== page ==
Friedman’s statements failed to quell the dissent. As employees continued to challenge the relationship in meetings and other venues, GitHub Chief Operating Officer Erica Brescia said that barring ICE from “access to GitHub could actually hurt the very people we all want to help,” as The Times first reported.
In response to several requests for comments in the last two months the company has directed The Times to its original memo published in October. The company did not respond to questions about the developers’ letter or Goodman-Wilson’s resignation.
Complicating matters is GitHub’s ubiquity in the developer community and the difficulty of switching to another platform less popular with collaborators.
“I think that knowledge that GitHub has that their platform is somewhat of a monopoly within this system, at least in terms of influence, is critical to the fact that they can be somewhat arrogant in the way that they’re responding to this,” Tatiana Mac, a product designer and developer who signed the open letter, said.
Still, boycotting the platform remains an option, according to Mac and other signers such as David Heinemeier Hansson, the founder of Ruby on Rails, the programming language GitHub was initially built on. “GitHub has almost innumerable benefits from the fact that they’re seen as the de facto place for open source hosting,” Heinemeier Hansson said. “But that can absolutely change. I think that it’d be very foolish for them and for their owners to jeopardize that position.”
But for those who have contributed and maintained code on GitHub for several years, Heinemeier Hansson conceded that it would be difficult to migrate all the repositories to another platform.
“I hope it doesn’t get to that,” he said. “If we can get GitHub to change their mind and change their actions and so forth, that’s a far preferable outcome of this rather than just say, ‘Well, we’re going to take our ball in and go home.’ But that threat needs to be there at all times.”
In the meantime, some developers are finding subtler ways to subvert the company. Marcos Càceres, a software engineer at Mozilla who also co-chairs the World Wide Web Consortium, which maintains and develops open standards for the internet, said he’s been encouraging paying users to suspend their subscriptions and use free services until the company changes its course.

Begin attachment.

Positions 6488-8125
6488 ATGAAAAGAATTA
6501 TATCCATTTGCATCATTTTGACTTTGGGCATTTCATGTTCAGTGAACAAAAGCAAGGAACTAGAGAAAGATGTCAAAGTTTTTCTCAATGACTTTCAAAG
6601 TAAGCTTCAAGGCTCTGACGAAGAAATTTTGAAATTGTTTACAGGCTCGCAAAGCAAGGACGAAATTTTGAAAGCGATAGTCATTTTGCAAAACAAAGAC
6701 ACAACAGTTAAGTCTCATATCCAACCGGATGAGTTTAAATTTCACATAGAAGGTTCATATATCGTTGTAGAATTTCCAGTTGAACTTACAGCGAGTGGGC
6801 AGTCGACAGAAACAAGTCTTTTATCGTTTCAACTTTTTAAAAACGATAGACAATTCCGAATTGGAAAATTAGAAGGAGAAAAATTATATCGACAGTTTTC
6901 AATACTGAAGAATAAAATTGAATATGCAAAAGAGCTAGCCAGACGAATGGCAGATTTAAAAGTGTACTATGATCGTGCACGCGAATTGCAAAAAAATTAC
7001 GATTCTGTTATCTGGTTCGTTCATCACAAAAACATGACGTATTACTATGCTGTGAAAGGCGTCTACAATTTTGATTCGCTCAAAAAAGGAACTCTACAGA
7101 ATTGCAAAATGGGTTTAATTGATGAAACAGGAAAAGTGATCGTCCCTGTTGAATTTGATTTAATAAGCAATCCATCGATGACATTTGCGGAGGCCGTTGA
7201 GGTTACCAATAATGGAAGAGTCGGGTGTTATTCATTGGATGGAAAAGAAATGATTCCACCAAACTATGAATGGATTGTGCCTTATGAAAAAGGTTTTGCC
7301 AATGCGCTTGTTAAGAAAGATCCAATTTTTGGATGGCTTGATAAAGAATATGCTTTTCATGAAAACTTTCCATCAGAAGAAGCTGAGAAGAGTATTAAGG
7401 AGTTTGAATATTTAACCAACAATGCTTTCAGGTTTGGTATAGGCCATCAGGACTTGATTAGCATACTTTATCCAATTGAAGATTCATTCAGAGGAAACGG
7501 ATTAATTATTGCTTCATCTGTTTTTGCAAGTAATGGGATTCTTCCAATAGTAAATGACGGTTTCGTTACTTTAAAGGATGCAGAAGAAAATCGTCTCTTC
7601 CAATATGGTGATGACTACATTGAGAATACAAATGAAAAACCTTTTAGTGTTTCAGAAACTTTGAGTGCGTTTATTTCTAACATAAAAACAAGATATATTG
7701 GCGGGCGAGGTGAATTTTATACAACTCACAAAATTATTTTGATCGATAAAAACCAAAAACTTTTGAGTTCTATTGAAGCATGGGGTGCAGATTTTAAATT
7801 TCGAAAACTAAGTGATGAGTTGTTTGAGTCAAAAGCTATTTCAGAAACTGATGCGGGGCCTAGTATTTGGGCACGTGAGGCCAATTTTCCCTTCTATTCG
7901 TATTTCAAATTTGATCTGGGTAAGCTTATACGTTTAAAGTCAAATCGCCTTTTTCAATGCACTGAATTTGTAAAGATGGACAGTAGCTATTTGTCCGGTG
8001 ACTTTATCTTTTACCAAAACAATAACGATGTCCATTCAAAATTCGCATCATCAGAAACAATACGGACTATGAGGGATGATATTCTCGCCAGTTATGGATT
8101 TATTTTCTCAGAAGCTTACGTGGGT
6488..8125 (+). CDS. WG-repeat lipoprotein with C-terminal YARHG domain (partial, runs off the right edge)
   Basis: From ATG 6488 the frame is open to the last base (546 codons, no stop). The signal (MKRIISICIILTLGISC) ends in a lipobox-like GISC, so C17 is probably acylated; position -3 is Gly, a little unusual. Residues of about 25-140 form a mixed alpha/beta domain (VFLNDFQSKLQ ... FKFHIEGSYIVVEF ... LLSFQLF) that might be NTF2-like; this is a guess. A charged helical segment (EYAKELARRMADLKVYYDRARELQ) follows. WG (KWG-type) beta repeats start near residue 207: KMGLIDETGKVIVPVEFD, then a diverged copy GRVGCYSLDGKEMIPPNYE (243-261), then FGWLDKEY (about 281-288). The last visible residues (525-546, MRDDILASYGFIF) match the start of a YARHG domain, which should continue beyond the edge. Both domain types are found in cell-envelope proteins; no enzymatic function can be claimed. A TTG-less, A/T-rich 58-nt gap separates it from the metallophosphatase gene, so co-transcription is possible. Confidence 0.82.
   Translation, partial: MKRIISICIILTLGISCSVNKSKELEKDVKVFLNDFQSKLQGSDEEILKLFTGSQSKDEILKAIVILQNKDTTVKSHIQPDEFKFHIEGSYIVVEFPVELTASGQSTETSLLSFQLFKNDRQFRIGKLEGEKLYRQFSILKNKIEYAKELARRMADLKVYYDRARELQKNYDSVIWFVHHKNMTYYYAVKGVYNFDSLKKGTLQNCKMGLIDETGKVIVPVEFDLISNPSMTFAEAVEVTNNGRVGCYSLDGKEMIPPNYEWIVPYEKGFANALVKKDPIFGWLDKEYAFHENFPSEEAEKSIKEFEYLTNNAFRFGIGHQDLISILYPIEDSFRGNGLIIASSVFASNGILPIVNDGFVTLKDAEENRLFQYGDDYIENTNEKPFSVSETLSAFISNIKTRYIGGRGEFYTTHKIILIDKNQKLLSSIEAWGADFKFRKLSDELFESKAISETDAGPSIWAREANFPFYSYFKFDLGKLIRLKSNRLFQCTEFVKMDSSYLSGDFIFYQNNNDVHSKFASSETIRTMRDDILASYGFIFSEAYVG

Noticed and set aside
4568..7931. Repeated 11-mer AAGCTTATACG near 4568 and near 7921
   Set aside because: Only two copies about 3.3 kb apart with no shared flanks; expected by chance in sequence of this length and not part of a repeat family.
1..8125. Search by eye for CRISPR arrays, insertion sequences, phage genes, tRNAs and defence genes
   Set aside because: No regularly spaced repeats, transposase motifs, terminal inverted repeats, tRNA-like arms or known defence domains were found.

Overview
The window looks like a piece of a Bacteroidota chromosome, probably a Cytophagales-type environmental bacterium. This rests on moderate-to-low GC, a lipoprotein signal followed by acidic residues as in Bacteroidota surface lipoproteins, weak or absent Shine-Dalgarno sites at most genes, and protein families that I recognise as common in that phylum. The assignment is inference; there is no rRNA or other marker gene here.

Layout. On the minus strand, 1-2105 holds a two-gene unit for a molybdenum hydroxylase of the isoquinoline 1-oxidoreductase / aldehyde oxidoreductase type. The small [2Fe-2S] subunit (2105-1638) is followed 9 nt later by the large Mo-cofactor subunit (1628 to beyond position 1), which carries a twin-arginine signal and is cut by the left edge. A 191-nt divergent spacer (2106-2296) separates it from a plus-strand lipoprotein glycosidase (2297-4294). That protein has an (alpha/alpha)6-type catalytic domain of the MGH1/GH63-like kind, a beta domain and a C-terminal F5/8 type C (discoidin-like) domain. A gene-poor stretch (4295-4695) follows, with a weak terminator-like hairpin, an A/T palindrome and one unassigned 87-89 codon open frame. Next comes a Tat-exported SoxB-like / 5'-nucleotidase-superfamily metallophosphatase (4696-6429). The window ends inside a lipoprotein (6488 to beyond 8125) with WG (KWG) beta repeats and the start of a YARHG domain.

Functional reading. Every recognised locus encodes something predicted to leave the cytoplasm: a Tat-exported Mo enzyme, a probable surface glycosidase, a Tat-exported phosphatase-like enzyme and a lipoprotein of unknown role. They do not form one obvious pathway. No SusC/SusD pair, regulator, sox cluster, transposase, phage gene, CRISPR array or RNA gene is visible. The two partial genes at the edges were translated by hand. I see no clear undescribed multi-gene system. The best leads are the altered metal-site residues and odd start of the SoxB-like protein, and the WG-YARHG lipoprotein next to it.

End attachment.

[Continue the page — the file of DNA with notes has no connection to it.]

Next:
Mat Marquis, an independent consultant, is a part of an experimental sponsorship program that helps open source developers solicit donations for their work creating free software. GitHub matches donations of as much as $5,000 for members of the program.
In protest of the contract, Marquis said he’ll be donating the same amount he receives in sponsorships to Beyond Bond & Legal Defense Fund, a Boston group that helps pay the bonds for people held in ICE detention centers.
“I’m angry and I’m lashing out the way GitHub taught me to,” Marquis said. GitHub, he said, “feels inescapable” as part of the code-writing process.
“For a pittance in tech-money terms, and to appease their parent company’s contract pursuits, GitHub has successfully turned its most impassioned advocates into users that are only stuck here for as long as it takes to find something better,” he said.
And although he’s not ready to call for an all-out boycott, Heinemeier Hansson said he would discourage new users from joining the platform until GitHub responds to the open letter.
“Just see how this plays out,” he said. “I think anyone who is starting a product can afford to hold off for a couple of weeks.”